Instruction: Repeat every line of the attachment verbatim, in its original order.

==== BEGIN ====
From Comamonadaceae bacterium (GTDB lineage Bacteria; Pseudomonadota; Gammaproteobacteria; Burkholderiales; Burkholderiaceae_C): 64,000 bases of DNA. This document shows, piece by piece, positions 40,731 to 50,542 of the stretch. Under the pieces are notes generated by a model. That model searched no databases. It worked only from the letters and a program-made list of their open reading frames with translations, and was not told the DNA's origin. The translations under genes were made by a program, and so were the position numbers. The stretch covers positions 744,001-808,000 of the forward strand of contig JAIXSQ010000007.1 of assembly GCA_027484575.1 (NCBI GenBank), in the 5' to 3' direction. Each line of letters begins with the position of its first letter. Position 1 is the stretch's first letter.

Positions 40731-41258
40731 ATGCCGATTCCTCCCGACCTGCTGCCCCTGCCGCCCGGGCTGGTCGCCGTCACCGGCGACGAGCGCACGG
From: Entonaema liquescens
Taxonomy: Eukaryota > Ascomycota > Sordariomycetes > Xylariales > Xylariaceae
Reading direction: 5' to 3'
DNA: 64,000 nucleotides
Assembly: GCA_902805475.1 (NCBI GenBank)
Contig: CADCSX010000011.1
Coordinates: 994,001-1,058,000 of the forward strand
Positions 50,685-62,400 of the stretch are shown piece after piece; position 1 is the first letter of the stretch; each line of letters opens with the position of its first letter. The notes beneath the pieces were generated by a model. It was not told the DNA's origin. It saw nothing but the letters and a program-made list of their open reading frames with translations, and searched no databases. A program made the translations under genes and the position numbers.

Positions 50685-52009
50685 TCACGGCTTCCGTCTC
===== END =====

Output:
From Comamonadaceae bacterium (GTDB lineage Bacteria; Pseudomonadota; Gammaproteobacteria; Burkholderiales; Burkholderiaceae_C): 64,000 bases of DNA. This document shows, piece by piece, positions 40,731 to 50,542 of the stretch. Under the pieces are notes generated by a model. That model searched no databases. It worked only from the letters and a program-made list of their open reading frames with translations, and was not told the DNA's origin. The translations under genes were made by a program, and so were the position numbers. The stretch covers positions 744,001-808,000 of the forward strand of contig JAIXSQ010000007.1 of assembly GCA_027484575.1 (NCBI GenBank), in the 5' to 3' direction. Each line of letters begins with the position of its first letter. Position 1 is the stretch's first letter.

Positions 40731-41258
40731 ATGCCGATTCCTCCCGACCTGCTGCCCCTGCCGCCCGGGCTGGTCGCCGTCACCGGCGACGAGCGCACGG
From: Entonaema liquescens
Taxonomy: Eukaryota > Ascomycota > Sordariomycetes > Xylariales > Xylariaceae
Reading direction: 5' to 3'
DNA: 64,000 nucleotides
Assembly: GCA_902805475.1 (NCBI GenBank)
Contig: CADCSX010000011.1
Coordinates: 994,001-1,058,000 of the forward strand
Positions 50,685-62,400 of the stretch are shown piece after piece; position 1 is the first letter of the stretch; each line of letters opens with the position of its first letter. The notes beneath the pieces were generated by a model. It was not told the DNA's origin. It saw nothing but the letters and a program-made list of their open reading frames with translations, and searched no databases. A program made the translations under genes and the position numbers.

Positions 50685-52009
50685 TCACGGCTTCCGTCTC